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Little people in Haiti bear the destructive weight of prejudice


If occupying public spaces is a victory, finding a job is a miracle, according to interviews conducted by AyiboPost with three Haitian people suffering from dwarfism

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“Biological abnormality.”


And other hurtful qualifiers…

The streets of Port-au-Prince burst Muriette Jean-Baptiste’s eardrums.

The constant verbal and psychological violence sometimes turns into physical aggression even within her family.

In 2017, a vaginal hemorrhage struck the young woman for eight days, after a violent and unjustified attack by her own brother.

“No one thought of taking me to the hospital, because I am unloved in my family because of my disability,” laments Jean-Baptiste to AyiboPost.

Suffering from dwarfism, doctors diagnosed the lady with osteogenesis imperfecta. It is a collagen disease, leading to the abnormal and generalized fragility of bones.

People affected by this hereditary disability are often very short.

But Haitian society, whose laws do not systematically punish discrimination, does not always show leniency.

No one thought of taking me to the hospital, because I am unloved in my family because of my disability.

Jean-Baptiste’s body, 1m18 (3 ft, 8 in.) tall, still retains the memory of abuse from her family: her mouth is missing four teeth – the result of repeated blows to the face from her mother, according to her.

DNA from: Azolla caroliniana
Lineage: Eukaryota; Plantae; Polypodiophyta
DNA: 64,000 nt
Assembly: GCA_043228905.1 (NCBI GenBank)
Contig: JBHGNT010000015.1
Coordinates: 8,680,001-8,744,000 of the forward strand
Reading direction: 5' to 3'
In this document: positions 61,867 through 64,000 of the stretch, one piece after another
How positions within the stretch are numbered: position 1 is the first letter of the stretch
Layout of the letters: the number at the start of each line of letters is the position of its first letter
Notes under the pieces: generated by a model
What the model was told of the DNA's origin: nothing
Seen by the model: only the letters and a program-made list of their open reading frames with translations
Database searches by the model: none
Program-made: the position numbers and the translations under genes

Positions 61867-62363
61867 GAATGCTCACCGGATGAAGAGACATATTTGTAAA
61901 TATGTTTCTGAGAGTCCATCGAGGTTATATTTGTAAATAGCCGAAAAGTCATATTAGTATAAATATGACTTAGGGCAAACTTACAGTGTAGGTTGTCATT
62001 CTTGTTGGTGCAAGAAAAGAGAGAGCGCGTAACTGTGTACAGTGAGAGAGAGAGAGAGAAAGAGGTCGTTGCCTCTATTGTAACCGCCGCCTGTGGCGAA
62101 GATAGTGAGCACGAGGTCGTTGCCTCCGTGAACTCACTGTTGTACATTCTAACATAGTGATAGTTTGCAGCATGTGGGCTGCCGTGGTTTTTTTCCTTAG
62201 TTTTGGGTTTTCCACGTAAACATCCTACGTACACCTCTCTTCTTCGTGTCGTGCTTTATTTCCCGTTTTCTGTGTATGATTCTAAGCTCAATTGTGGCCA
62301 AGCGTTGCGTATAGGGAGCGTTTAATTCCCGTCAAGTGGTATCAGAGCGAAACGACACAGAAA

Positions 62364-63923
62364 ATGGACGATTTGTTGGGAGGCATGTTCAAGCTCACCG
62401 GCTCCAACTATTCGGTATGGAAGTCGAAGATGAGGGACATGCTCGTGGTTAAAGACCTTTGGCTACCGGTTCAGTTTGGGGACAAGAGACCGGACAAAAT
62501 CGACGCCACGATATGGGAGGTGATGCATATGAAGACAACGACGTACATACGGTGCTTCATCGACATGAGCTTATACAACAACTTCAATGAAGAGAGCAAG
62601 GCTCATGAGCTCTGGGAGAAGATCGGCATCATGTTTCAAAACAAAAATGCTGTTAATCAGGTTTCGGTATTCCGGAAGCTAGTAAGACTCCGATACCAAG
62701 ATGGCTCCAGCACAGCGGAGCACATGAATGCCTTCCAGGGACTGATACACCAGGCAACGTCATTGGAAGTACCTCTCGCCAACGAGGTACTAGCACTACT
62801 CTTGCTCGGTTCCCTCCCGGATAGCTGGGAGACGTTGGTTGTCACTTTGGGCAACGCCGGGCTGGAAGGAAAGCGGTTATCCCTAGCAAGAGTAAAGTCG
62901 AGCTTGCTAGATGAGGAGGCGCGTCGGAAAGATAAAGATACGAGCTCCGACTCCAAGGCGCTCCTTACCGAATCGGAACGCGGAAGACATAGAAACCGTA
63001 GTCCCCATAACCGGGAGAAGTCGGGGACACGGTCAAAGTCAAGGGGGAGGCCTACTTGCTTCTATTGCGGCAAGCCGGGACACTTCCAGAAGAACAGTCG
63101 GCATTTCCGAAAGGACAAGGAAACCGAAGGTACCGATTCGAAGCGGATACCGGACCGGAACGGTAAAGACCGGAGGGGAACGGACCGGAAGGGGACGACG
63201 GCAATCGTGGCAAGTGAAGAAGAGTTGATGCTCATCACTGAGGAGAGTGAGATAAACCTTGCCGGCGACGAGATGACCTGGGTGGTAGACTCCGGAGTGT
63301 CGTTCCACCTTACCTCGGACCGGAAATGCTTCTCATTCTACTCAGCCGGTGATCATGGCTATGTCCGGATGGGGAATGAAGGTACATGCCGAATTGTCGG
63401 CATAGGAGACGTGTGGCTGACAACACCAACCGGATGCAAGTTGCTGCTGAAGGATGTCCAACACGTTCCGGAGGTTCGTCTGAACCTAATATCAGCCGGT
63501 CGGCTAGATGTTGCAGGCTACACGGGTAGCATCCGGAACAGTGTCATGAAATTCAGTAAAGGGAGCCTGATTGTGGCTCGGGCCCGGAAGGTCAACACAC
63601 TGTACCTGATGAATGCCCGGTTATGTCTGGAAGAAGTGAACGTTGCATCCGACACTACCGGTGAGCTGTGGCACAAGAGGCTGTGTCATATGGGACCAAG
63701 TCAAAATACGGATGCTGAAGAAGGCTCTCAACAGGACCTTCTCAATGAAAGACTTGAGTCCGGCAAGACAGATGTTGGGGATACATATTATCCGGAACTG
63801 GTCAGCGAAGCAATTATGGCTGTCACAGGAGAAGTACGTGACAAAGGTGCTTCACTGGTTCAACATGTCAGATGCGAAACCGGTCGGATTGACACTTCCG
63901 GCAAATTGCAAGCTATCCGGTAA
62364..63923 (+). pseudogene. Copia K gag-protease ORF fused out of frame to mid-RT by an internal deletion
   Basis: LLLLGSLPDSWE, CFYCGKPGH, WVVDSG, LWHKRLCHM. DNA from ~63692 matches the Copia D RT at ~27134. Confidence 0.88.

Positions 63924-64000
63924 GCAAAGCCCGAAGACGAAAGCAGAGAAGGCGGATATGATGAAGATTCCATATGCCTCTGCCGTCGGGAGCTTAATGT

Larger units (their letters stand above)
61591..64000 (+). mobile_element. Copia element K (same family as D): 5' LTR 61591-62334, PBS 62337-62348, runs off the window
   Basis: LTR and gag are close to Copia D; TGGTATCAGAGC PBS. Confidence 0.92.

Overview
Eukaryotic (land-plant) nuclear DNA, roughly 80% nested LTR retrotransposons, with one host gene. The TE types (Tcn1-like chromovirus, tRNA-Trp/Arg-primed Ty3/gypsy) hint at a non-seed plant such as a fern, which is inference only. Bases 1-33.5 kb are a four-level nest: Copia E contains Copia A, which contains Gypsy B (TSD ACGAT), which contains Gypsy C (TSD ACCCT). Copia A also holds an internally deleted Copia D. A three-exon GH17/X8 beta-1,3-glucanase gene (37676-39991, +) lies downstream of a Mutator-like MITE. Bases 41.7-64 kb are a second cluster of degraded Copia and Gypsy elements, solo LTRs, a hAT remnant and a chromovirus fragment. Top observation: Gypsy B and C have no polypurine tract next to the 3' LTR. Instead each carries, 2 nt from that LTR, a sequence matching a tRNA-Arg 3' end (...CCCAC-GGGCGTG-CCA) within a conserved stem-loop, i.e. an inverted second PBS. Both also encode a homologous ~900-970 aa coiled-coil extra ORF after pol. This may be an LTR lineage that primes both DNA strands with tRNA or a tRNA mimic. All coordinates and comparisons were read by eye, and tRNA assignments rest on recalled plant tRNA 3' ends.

Other families, like that of Wesley Ed Isidore, are more kind.

However, the streets remain hostile.

To go out, the computer technology student in a vocational school in Port-au-Prince is often “accompanied because of people’s mockery”.

Inappropriate gestures are never far away. “In the street, says Isidore, sometimes people take out their cell phones and take a picture or video of me without my consent: that annoys me.”

Read also: Viols, harcèlements… le lot des femmes qui vivent avec un handicap en Haïti

Many people with dwarfism are unable to complete their studies because of mockery and harassment in schools, explains Sheilla Privert, vice-president of the Athletic Association for Little People of Haiti (AAPPTH ) to AyiboPost.

Des personnes de petite taille en Haiti

Wesley Ed Isidore, Secretary General of AAPPTH, Sheilla Privert, Vice President, and Nitoyson Exantus, President, at an event at the headquarters of the Organization of Underprivileged and Handicapped Children of Haiti (OEDHH) in October 2023.

Esther Simon, who is still supported by her parents at 31, says she suffered this fate.

“My classmates were always annoying me,” says Simon. “Sometimes, I insulted them so that they would leave me alone,” recalls the lady who finally ended her studies after her 6th year final exams.

Sexual allusions and assault are also common. “Often, strangers look at me and say that they imagine me in their beds,” says Vastie Jean, 30, who suffers from curvature of the legs.

Members of this community are sometimes forced to adopt defense mechanisms.

According to Pascal Nery Jean-Charles, president of the Haitian Psychology Association (AHPSY), they “often put themselves aside, because they anticipate people’s mocking remarks. Likewise, continues the specialist, they can adopt aggressive and violent behavior in relation to the discriminatory charge they face.”

deux personnes de petites taille

From left to right: the Haitian comedian nicknamed Bri Sapat and Nitoyson Exantus.

If occupying public spaces isa victory, finding a job is a miracle, according to interviews conducted by AyiboPost with three people suffering from dwarfism.

Nitoyson Exantus, 1m34 (4 ft, 3 in.), is one of the exceptions in this community where prejudice seems to keep people unemployed, much more than the overall tightening of the job market in Haiti.